Thanks for the information.  Being a real estate investor and having previously struggled with this law, I was excited when I learned about this suspension.  However, I was recently told by a reliable source that there are still lenders who are being extra cautious and they are still requiring seasoning.  Have you seen or heard this? 

Thanks in advance!

-Nate Cadwell

Winning Solutions Specialist




Mar 24, 2010 12:13 AM
Ronald Borch
WJ Bradley Mortgage Capital Corp, S. Burlington, VT - South Burlington, VT

Good point Nate. Many lenders have stricter guidelines than those of FHA.  For example, the minimum credit score with most FHA lenders has been 620.  However, until only recently, FHA did not have their own minimum score requirements.  I have also heard some lenders still require the 90 days of seasoning.  Although we go by the new FHA guideline where 90 days are no longer required, as long as the new sales price is no more than 20% higher than the seller's acquisition cost. Otherwise you would need to wait three months. The 90-day period would be calculated from the seller's acquisition date to the purchase contract date of the new transaction. 


Mar 25, 2010 09:03 AM
Nate Cadwell

Thanks for the input Ronald.  We appreciate it.

I have another question for you regarding this topic.  Last year we had multiple properties that had buyers lined up and we faced seasoning issues.  One lender in particular informed us that they would not even recognize a contract or start working on the file until the 91st day after seasoning had past from the date it had been filed (not the actual purchase date).  In our county, it is not uncommon to purchase a property, close on it, and two weeks later it would actually get filed.  Our county is pretty slow in many areas like this.  So this lender counted day one as when it was filed with the county (when we purchased it) instead of the actual close date.  In this case it was two weeks after we had actually closed and funded the deal.  The bottom line is that added another half a months holding costs to our expenses.  In this particular transaction it was a huge pain for us, because during that time the home was broken into.  So we not only had extra holding costs, we had additional repairs.  We were willing to give the buyer a good deal that was a good price for us as well, but we had to keep adding expenses to the purchase price...  The worst part of it all is that it ALL could have been avoided if they would have just started working on the file!  And I know that they are just trying to protect themselves, but still it is frustrating.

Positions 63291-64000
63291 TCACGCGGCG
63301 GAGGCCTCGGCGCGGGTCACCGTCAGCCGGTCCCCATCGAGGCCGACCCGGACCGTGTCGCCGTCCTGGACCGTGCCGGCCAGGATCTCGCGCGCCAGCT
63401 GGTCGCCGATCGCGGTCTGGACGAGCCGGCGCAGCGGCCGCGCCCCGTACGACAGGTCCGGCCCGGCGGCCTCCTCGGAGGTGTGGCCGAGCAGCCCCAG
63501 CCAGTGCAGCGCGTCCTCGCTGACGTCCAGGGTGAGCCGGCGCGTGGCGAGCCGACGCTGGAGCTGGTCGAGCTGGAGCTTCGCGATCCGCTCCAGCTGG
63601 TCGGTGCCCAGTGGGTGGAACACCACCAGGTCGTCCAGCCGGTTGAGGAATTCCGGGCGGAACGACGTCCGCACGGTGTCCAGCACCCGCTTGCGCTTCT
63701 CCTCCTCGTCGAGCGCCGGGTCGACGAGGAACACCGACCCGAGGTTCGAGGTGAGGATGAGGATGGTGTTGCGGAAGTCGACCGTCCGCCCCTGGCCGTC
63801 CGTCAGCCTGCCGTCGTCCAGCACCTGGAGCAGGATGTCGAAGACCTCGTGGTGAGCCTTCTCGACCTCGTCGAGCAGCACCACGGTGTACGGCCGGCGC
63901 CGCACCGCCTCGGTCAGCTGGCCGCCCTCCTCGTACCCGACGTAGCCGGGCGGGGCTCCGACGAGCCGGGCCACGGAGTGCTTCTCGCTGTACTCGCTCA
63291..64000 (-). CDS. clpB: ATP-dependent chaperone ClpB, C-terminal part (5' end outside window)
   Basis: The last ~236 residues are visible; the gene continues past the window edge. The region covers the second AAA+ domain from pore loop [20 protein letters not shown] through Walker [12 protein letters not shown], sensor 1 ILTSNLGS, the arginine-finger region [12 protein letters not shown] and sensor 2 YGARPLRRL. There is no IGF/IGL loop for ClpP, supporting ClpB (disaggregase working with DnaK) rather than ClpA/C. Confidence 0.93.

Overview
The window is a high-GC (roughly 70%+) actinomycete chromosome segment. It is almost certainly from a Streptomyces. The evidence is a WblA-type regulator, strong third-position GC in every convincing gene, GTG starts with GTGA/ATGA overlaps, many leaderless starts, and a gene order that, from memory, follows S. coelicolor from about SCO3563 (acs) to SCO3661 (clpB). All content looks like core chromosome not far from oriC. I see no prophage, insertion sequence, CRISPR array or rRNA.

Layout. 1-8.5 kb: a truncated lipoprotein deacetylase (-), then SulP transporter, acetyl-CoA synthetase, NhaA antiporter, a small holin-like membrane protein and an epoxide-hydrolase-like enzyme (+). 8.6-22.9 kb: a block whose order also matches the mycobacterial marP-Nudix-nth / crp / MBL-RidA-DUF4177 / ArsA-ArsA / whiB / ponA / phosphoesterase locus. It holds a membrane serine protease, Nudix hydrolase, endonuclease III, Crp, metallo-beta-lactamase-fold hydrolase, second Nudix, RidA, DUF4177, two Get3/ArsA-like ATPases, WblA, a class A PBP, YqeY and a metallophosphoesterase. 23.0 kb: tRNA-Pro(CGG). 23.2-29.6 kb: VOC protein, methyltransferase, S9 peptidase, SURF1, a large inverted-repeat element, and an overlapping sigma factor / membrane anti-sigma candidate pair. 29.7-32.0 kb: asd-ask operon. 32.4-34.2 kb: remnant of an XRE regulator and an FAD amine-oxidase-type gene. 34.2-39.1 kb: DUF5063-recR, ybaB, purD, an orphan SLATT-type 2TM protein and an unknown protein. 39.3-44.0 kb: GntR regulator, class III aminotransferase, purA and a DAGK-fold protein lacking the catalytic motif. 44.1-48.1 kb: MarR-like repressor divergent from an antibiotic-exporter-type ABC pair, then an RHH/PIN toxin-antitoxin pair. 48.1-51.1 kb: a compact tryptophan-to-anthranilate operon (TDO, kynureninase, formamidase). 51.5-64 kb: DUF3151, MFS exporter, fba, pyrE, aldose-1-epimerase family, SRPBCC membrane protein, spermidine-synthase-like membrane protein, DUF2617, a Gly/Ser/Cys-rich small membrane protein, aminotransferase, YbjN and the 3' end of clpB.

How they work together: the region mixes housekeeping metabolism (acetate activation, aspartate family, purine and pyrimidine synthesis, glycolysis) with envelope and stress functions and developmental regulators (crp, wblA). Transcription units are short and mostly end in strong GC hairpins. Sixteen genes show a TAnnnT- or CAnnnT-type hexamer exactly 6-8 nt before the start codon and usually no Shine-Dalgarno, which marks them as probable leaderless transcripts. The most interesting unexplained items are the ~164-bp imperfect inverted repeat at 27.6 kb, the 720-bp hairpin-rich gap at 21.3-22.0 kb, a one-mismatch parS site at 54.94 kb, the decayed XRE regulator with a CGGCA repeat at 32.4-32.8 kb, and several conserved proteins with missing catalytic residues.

So here are the questions:

Are you seeing that type of thing a lot where they won't start counting until it is filed, or are lenders starting to count when the property is purchased?

Is there anything we can do to speed up the process of getting the transaction filed with the county to avoid this problem in the future?

Thanks in advance!

"Winning Solutions Specialist"




Mar 26, 2010 06:59 AM
Ronald Borch
WJ Bradley Mortgage Capital Corp, S. Burlington, VT - South Burlington, VT

Nate - I haven't run accross this issue.  I do know that some lenders have stricter guidelines than those of FHA.  Using the date of recording does not seem right, but absent a HUD-1 Settlement Statement from the seller, the underwriter may have no choice but to use the recording date.

Mar 27, 2010 02:07 PM